For some considerable time past I have awaited a letter from you

Joseph Culver Letter, March 22, 1864, Letter 2, Page 1In Camp at London Tenn.
22 March 1864.
Dear Brother Frank:

Day before yesterday, I received yours of the 14th inst. For some considerable time past I have awaited a letter from you and wondered why it came not, but that you have been marching explains the delay. I have been anxious to hear from you on Sammy’s account. I vainly hoped to hear of his whereabouts through you. I can get nothing definate about him. About a month ago he was in Springfield. We have received the description rolls of some 14 or 15 recruits and only three of them have arrived at the Battery. Some of these have been a month and a half on the road and one young man – you knew him, E.W. Gower, died in Indiana on his way to our company. I wish Sammy could get here. It is ten fold harder and more unpleasant for a new soldier to be knocking around in barracks than to go at once into the field to his company. The same mail in which your letter came, brought me a good long one from Mary. The people at home were will. All is quiet in this vicinity. We are preparing with all possible dispatch for the Spring campaign. We are temporarily in the Dept. of the Ohio: and the only Battery in this department that is equipped for marching and as a consequence, if there is a movement made soon in this section of the country, we will be called out. I hope that we may have from 30 to 60 days longer in which to prepare. It is quite difficuld to get the necessary equipments here. We are pretty well supplied with horses. Cousin James Murphy is now in Chattanooga, employed on the bridges there. He used to live in Grundy Co. Ill. call on him the first chance you. He will be glad to see you. I presume you remember Dick Martin who used to live in Pontiac: he is here working at the bridge. It is snowing rapidly now, and has fallen to the depth of two or three insches already. The weather has been unusually fine, for the season, all winter. In Marry’s letter I received a photograph of herself and Frankie. Mollie has changed perceptibly since I saw her last. How does Sergt. Yetter prosper? Give him my compliments the first time you see him. What company is Saml. McGooden in? Write me as often as convenient.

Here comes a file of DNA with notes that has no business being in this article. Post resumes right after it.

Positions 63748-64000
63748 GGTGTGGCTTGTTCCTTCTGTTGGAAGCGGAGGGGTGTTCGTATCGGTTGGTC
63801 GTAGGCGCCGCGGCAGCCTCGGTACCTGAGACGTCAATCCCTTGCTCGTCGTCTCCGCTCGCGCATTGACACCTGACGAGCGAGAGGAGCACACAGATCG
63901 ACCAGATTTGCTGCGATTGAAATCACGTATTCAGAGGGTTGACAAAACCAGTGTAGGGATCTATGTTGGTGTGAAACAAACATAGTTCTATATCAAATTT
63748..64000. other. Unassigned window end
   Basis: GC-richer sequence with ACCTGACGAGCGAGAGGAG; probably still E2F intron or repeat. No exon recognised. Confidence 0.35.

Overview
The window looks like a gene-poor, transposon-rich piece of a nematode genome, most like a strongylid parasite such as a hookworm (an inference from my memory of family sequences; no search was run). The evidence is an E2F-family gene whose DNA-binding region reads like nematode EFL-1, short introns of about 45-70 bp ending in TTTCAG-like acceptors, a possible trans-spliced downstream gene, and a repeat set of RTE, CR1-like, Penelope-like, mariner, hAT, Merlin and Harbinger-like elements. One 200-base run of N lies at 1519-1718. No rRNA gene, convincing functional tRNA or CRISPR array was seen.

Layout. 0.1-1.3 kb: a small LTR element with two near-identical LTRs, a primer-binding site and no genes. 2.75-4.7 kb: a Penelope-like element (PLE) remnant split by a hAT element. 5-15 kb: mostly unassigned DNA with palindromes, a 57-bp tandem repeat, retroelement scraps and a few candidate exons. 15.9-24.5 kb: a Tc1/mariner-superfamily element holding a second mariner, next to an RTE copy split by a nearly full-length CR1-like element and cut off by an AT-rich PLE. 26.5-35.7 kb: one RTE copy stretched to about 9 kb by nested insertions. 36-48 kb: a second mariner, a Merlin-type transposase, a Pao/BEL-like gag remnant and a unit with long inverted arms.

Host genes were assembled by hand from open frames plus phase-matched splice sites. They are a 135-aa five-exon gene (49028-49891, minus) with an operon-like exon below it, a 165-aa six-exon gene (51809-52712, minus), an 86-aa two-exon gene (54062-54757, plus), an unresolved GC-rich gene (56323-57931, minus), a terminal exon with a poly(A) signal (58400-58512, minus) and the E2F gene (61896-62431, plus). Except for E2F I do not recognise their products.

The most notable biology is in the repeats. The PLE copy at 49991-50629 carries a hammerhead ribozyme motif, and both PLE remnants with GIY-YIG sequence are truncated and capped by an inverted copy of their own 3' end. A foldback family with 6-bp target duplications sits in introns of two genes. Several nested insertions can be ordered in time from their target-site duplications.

Afftly your Brother
Wm J Murphy

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